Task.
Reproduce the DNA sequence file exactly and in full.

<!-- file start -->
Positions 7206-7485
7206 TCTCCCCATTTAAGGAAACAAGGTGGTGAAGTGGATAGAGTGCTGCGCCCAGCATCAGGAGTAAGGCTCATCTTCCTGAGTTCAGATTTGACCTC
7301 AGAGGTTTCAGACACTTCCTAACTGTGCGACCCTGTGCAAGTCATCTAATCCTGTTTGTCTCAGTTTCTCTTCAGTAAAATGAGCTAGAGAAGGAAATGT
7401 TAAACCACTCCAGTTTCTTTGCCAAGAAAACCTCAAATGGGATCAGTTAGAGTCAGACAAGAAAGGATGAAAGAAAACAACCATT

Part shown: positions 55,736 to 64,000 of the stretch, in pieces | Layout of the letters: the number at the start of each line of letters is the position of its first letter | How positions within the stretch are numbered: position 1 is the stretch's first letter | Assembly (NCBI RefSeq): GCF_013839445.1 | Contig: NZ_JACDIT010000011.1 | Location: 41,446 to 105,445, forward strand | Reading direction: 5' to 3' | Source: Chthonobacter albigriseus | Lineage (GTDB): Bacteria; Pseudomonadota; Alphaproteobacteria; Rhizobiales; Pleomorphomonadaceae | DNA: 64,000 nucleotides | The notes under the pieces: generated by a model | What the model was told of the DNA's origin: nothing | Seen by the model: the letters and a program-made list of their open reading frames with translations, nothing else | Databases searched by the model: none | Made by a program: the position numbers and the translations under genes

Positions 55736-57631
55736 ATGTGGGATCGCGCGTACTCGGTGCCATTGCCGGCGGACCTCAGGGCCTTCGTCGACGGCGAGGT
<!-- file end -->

Positions 7206-7485
7206 TCTCCCCATTTAAGGAAACAAGGTGGTGAAGTGGATAGAGTGCTGCGCCCAGCATCAGGAGTAAGGCTCATCTTCCTGAGTTCAGATTTGACCTC
7301 AGAGGTTTCAGACACTTCCTAACTGTGCGACCCTGTGCAAGTCATCTAATCCTGTTTGTCTCAGTTTCTCTTCAGTAAAATGAGCTAGAGAAGGAAATGT
7401 TAAACCACTCCAGTTTCTTTGCCAAGAAAACCTCAAATGGGATCAGTTAGAGTCAGACAAGAAAGGATGAAAGAAAACAACCATT

Part shown: positions 55,736 to 64,000 of the stretch, in pieces | Layout of the letters: the number at the start of each line of letters is the position of its first letter | How positions within the stretch are numbered: position 1 is the stretch's first letter | Assembly (NCBI RefSeq): GCF_013839445.1 | Contig: NZ_JACDIT010000011.1 | Location: 41,446 to 105,445, forward strand | Reading direction: 5' to 3' | Source: Chthonobacter albigriseus | Lineage (GTDB): Bacteria; Pseudomonadota; Alphaproteobacteria; Rhizobiales; Pleomorphomonadaceae | DNA: 64,000 nucleotides | The notes under the pieces: generated by a model | What the model was told of the DNA's origin: nothing | Seen by the model: the letters and a program-made list of their open reading frames with translations, nothing else | Databases searched by the model: none | Made by a program: the position numbers and the translations under genes

Positions 55736-57631
55736 ATGTGGGATCGCGCGTACTCGGTGCCATTGCCGGCGGACCTCAGGGCCTTCGTCGACGGCGAGGT